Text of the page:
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‘State terrorism’: Russian opposition figure Navalny names men he believes 'poisoned him' & accuses Kremlin of ordering hit

‘State terrorism’: Russian opposition figure Navalny names men he believes 'poisoned him' & accuses Kremlin of ordering hit
Russian opposition figure Alexey Navalny has named eight men he believes are responsible for poisoning him last August. They are allegedly employees of the FSB security service who appear to have chemical or medical backgrounds.

“I know who wanted to kill me. I know where they live. I know where they work,” Navalny wrote on Monday. “I know their real names. I know their fake names. I have photos of them.”

According to Navalny, using his personal blog, of the eight suspected plotters, three – named as Alexey Alexandrov, Ivan Osipov, and Vladimir Panyaev – followed him to Tomsk, where he was allegedly poisoned with the normally deadly nerve agent Novichok.

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The investigation, conducted by Russian-language outlet The Insider, along with CNN, Germany’s Der Spiegel, and the US-state funded Bellingcat, concluded that the FSB began monitoring Navalny in 2017, after he announced his intention to run for the Russian presidency. Using telephone records, flight tickets, and other data Bellingcat claims was purchased on the black market, they came to the conclusion that highly specialized operatives trailed Navalny during at least 37 different trips. It is alleged the operation eventually ended with Navalny being poisoned on August 20 in Tomsk.

The investigative team also claims that Navalny was followed on a trip to Kaliningrad in July, when his wife Yulia fell ill – which the activist now suspects was due to Novichok, regarded as the most lethal nerve agent in the world.

As well as naming the specific individuals he believes were involved, Navalny also writes in detail about some of the trips he believes he was trailed on. For example, travel records published on Monday claim that, in March 2017, he was followed to four different cities in four days by two FSB officers – Alexey Krivoshchekov and Alexey Aleksandrov.

In conclusion, Navalny wrote that it is “an irrefutable fact” that his alleged poisoning was “a government operation.”

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“An entire department of the FSB, under the leadership of high-ranking officials, has been conducting an operation for two years, during which time they tried on several occasions to kill me and my family members by obtaining chemical weapons from a secret state laboratory,” he wrote.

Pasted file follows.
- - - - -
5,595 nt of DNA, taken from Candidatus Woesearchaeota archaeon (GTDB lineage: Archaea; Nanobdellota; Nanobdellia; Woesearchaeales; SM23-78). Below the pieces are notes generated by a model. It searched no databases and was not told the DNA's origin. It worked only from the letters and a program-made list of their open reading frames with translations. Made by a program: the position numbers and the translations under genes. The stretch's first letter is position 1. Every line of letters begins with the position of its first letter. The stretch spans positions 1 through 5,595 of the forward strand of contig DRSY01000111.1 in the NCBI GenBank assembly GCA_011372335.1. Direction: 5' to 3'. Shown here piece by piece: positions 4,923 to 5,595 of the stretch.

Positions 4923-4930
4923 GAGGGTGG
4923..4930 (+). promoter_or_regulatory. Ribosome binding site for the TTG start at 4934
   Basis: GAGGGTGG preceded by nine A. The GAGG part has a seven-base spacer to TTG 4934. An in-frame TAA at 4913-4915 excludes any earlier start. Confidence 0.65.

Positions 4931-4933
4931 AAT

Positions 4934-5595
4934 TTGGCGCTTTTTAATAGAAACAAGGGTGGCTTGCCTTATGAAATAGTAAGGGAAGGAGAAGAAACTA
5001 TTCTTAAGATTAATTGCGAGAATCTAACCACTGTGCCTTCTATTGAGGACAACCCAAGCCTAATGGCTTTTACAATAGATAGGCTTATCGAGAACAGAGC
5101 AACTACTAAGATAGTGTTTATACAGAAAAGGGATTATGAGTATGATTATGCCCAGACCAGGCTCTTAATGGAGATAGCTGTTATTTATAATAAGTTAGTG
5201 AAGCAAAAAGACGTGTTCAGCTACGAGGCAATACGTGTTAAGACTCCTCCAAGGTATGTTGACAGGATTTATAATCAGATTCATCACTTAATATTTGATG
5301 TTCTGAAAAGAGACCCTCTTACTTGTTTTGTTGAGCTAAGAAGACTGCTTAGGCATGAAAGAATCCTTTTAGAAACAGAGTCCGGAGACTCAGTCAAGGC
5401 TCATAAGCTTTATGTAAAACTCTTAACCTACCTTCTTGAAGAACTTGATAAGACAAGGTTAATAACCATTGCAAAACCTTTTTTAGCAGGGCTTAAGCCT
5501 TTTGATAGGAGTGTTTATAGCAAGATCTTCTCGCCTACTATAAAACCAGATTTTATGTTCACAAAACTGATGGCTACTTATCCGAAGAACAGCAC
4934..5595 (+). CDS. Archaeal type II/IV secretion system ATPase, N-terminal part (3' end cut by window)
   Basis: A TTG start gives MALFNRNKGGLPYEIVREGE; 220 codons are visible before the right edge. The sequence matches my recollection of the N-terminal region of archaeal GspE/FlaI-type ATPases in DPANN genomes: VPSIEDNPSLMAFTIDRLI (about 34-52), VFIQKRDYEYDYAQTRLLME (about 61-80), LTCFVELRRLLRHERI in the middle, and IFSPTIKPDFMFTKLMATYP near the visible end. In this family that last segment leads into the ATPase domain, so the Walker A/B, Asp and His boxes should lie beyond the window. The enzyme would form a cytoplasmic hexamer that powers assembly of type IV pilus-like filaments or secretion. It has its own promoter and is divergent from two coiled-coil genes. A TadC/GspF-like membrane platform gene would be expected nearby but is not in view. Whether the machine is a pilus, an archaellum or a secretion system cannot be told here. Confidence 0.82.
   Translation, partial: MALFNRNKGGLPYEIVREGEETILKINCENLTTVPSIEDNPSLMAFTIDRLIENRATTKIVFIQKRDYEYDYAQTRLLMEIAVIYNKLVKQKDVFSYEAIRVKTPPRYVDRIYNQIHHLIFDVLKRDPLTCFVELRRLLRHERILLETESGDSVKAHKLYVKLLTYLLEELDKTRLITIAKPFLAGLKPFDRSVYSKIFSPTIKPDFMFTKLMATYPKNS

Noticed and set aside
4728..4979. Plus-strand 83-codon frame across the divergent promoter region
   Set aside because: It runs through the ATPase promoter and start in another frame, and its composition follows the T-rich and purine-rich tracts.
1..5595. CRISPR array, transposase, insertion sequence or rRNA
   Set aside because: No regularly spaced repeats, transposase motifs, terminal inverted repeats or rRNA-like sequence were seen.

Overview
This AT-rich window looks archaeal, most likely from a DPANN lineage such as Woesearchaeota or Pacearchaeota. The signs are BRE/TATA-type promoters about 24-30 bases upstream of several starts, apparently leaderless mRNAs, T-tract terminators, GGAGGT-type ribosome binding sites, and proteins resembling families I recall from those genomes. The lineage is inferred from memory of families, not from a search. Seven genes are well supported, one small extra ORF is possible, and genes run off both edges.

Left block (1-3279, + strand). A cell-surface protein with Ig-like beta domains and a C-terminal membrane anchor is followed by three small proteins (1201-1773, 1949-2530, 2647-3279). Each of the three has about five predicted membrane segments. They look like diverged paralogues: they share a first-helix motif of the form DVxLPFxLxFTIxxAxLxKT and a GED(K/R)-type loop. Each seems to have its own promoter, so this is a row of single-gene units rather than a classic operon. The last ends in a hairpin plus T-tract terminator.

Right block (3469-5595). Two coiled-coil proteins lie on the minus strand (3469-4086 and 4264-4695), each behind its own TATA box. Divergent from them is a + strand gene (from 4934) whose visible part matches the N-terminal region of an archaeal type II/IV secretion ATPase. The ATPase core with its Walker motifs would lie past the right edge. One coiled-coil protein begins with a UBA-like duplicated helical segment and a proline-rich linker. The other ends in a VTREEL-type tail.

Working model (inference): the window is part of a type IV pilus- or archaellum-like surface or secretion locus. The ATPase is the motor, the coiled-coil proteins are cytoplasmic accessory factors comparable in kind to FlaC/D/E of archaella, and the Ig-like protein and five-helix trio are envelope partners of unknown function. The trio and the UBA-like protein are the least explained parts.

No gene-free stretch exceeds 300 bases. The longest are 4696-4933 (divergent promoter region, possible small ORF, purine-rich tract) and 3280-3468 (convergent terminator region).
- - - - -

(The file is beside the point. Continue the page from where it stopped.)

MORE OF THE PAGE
More directly, Navalny specifically named Russian President Vladimir Putin as being the one to order his poisoning, theorizing that the head of the FSB, Alexander Bortnikov, would not go ahead with such an act without his boss’ approval.

“Look in the dictionary and read the definition of ‘state terrorism.’ This is it. Illegal murder of citizens without trial or investigation,” he wrote.

“This assassination attempt has been solved. And now you understand for sure that it will not be officially disclosed. Otherwise, half of the FSB leadership will have to be jailed. And Putin, who gave them the order.”

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The Kremlin has repeatedly denied any role in the alleged attack, with Putin himself saying he personally asked Russian prosecutors to allow Navalny to travel to Germany for medical treatment in August.

On August 20, Navalny fell ill on a flight to Moscow from the Siberian city of Tomsk. The plane was forced to emergency land in Omsk, another Russian city, where he was taken to the hospital and placed in a coma. After requests from his family and associates, he was flown to Berlin’s Charité Clinic for treatment. Shortly after arriving in Germany, doctors announced that the opposition figure had been poisoned with Novichok. Russian doctors continue to deny that any poisoning took place. On September 23, Navalny was discharged.

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